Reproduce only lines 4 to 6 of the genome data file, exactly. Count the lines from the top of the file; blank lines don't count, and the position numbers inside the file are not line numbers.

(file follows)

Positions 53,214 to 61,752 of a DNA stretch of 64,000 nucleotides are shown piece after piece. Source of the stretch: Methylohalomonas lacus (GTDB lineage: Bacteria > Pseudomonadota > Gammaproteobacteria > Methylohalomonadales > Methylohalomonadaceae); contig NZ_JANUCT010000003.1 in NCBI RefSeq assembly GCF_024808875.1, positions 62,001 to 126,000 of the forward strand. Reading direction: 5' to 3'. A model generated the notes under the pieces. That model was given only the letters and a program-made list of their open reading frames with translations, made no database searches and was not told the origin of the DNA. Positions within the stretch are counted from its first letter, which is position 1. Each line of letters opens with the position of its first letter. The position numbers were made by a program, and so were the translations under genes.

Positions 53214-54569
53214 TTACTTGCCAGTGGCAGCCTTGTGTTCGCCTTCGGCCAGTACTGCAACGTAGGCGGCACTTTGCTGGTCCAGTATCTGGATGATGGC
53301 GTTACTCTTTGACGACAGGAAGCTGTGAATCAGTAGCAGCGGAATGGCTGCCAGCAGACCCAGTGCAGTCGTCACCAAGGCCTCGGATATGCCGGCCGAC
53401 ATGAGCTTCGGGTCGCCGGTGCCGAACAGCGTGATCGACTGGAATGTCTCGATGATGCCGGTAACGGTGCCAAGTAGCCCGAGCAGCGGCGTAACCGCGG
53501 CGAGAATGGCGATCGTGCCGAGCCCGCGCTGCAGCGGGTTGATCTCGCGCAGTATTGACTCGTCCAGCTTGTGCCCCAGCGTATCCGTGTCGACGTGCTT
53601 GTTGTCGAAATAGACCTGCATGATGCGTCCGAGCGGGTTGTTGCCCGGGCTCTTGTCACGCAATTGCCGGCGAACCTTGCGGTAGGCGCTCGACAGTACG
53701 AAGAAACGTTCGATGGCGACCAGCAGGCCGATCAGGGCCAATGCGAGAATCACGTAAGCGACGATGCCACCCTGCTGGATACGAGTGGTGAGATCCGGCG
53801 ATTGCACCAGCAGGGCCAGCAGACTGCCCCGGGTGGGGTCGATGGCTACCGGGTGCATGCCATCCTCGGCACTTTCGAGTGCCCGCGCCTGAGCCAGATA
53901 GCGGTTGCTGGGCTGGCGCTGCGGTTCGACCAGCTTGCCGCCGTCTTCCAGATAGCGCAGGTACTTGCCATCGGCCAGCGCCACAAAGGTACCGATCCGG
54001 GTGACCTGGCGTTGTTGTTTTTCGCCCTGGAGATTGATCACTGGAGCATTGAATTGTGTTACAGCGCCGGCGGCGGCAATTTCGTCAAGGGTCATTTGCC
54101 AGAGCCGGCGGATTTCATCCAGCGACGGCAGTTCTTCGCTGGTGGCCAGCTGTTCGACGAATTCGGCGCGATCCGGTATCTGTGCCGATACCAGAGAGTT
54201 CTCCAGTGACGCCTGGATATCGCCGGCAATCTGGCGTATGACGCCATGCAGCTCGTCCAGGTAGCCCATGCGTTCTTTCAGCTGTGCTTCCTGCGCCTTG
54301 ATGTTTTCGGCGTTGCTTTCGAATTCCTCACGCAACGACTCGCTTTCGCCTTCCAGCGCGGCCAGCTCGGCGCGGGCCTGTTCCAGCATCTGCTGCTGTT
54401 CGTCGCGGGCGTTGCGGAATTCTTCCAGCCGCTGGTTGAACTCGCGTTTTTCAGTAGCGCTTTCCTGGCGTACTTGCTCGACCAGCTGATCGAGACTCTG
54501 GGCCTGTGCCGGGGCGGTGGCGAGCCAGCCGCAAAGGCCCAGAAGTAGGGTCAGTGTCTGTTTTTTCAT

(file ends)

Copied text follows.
53301 GTTACTCTTTGACGACAGGAAGCTGTGAATCAGTAGCAGCGGAATGGCTGCCAGCAGACCCAGTGCAGTCGTCACCAAGGCCTCGGATATGCCGGCCGAC
53401 ATGAGCTTCGGGTCGCCGGTGCCGAACAGCGTGATCGACTGGAATGTCTCGATGATGCCGGTAACGGTGCCAAGTAGCCCGAGCAGCGGCGTAACCGCGG
53501 CGAGAATGGCGATCGTGCCGAGCCCGCGCTGCAGCGGGTTGATCTCGCGCAGTATTGACTCGTCCAGCTTGTGCCCCAGCGTATCCGTGTCGACGTGCTT